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A new report from PensionBee estimates the impact of the care gap on pensions, which it says could affect as many as two in three workers.
Two in three people are likely to take time out to provide unpaid care at some point during their working life, according to a new report.
The report, The Carer’s Pension Gap, from PensionBee highlights the extent of unpaid care in the UK and how it affects people’s retirement savings.
PensionBee identifies key moments when people are most likely to need to take time
out of work to provide care. These are taking care of children (48% of people who said
they had to take time out of work to care), followed by looking after parents (30%), a
partner (21%) and grandparents (15%). Just 5% reported having to look after
grandchildren, although this rises to 19% of carers aged between 55 and 64. Three of
the five key care moments are most likely to occur in someone’s late 50s or early 60s, in the build-up to retirement.
Although by no means all carers have to take time out of work for caring responsibilities, PensionBee estimates that for every year spent out of work to perform unpaid care, a pension pot is roughly £5,000 lower at retirement, while every year spent working part time (three days a week) is roughly £2,000 lower.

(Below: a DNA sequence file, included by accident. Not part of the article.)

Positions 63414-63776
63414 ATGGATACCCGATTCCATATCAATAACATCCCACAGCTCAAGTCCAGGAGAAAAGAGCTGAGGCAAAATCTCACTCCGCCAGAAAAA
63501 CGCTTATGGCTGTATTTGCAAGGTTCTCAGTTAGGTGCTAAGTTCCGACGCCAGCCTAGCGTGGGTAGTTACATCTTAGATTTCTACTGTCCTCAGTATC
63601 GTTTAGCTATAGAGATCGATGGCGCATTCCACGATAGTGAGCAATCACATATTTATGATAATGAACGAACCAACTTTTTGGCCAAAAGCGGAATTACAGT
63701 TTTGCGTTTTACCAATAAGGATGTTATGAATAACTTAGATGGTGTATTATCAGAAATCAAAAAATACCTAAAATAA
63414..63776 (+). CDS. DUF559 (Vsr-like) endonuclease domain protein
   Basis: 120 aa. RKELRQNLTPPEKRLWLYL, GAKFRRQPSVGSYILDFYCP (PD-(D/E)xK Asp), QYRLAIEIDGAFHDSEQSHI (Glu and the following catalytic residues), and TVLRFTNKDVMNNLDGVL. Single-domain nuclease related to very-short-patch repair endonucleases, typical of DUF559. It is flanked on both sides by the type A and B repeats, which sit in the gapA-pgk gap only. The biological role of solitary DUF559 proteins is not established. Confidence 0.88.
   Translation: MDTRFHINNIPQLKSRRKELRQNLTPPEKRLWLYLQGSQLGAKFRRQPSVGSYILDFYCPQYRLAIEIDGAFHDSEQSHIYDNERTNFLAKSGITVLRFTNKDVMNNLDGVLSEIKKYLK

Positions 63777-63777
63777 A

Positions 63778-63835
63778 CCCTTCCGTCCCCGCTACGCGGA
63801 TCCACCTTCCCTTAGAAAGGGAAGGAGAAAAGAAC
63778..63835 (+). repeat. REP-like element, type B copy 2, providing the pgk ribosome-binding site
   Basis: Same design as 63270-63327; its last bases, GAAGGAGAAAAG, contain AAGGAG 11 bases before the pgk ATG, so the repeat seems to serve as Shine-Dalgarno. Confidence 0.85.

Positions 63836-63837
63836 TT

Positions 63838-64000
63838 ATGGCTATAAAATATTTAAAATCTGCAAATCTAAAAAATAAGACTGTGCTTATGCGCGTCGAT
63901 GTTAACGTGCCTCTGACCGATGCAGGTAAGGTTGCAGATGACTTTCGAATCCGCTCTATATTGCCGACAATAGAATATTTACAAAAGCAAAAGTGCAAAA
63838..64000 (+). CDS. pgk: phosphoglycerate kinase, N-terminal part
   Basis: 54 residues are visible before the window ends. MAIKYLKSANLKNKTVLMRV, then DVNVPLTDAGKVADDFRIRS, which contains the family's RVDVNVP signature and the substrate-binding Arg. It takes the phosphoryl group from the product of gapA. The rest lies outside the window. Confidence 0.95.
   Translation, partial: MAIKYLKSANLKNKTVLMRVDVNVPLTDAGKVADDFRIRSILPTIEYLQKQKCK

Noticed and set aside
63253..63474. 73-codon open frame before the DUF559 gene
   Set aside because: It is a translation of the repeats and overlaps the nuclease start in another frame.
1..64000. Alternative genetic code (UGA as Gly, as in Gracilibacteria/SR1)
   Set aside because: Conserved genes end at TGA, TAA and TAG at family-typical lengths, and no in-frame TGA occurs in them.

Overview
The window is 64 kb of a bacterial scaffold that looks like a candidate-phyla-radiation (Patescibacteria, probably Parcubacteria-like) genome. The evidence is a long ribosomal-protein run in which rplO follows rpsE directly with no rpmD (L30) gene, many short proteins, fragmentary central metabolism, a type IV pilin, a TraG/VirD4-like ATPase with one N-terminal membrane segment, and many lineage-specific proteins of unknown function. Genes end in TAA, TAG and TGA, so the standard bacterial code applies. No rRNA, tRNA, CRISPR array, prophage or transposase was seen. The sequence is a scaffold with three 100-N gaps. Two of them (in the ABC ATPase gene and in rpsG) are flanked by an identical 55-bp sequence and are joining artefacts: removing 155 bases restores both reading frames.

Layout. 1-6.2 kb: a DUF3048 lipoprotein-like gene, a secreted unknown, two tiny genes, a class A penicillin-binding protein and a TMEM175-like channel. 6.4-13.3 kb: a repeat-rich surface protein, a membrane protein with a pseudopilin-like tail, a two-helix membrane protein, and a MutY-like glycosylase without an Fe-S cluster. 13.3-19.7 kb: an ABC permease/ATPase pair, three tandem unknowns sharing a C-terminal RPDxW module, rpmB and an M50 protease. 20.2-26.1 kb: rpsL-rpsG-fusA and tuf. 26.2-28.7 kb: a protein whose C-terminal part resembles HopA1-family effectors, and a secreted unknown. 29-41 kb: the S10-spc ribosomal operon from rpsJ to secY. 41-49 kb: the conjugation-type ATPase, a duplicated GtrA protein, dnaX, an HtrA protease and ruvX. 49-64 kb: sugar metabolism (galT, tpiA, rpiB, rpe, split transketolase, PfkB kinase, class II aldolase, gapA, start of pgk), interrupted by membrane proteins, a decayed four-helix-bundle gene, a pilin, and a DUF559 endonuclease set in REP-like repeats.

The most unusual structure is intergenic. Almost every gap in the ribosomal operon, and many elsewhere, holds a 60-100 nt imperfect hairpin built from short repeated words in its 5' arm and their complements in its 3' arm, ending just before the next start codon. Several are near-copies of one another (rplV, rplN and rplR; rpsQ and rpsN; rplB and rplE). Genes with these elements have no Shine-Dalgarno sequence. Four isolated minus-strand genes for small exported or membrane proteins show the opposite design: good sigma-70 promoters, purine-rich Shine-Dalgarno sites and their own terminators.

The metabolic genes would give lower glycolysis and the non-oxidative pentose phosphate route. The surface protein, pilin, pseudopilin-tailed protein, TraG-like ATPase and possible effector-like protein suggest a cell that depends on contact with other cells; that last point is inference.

For someone who needs to provide unpaid care at all five key life moments, PensionBee estimates their pension pot could be almost £30,000 less at retirement.
This Carer’s Pension Gap is the difference between a pot size of £222,000 at age 67
and one worth £193,000 at the same age, according to PensionBee. This assumes two years out of paid work to look after children, plus an extra year each (four in total) for caring for grandparents, parents, grandchildren and a partner at other critical moments through working life.
PensionBee says that, after taking a 25% tax-free lump sum, someone facing the Carer’s Pension Gap could receive a retirement income of approximately £12,222 per year with the larger £222,000 pot, compared to an annual income of roughly £10,582 with the smaller pot of £193,000.
PensionBee says the findings show that someone who has taken time out of work to care can expect a basic standard of living in retirement, with an annual income of approximately £20,000 including a full State Pension and annuity at today’s rates. This falls slightly short of the £23,000 that the Pensions and Lifetime Savings Association recommends for a moderate standard of living in retirement.
Becky O’Connor, Director (VP) Public Affairs of PensionBee, says: “[This is] not a niche problem – nor is it necessarily gendered – although currently, women are more likely to face the consequences of the biggest gap: the childcare gap. Besides the pension gap caused by childcare, it’s clear there is a strong case to give attention to the impact of the multiple care moments faced by people in their late fifties and early sixties.
“As the Government looks to address the labour shortage, particularly among older
people who have left the workforce early, it’s imperative to find a solution that prevents people from missing out on key working years to avoid a pension shortfall in retirement.”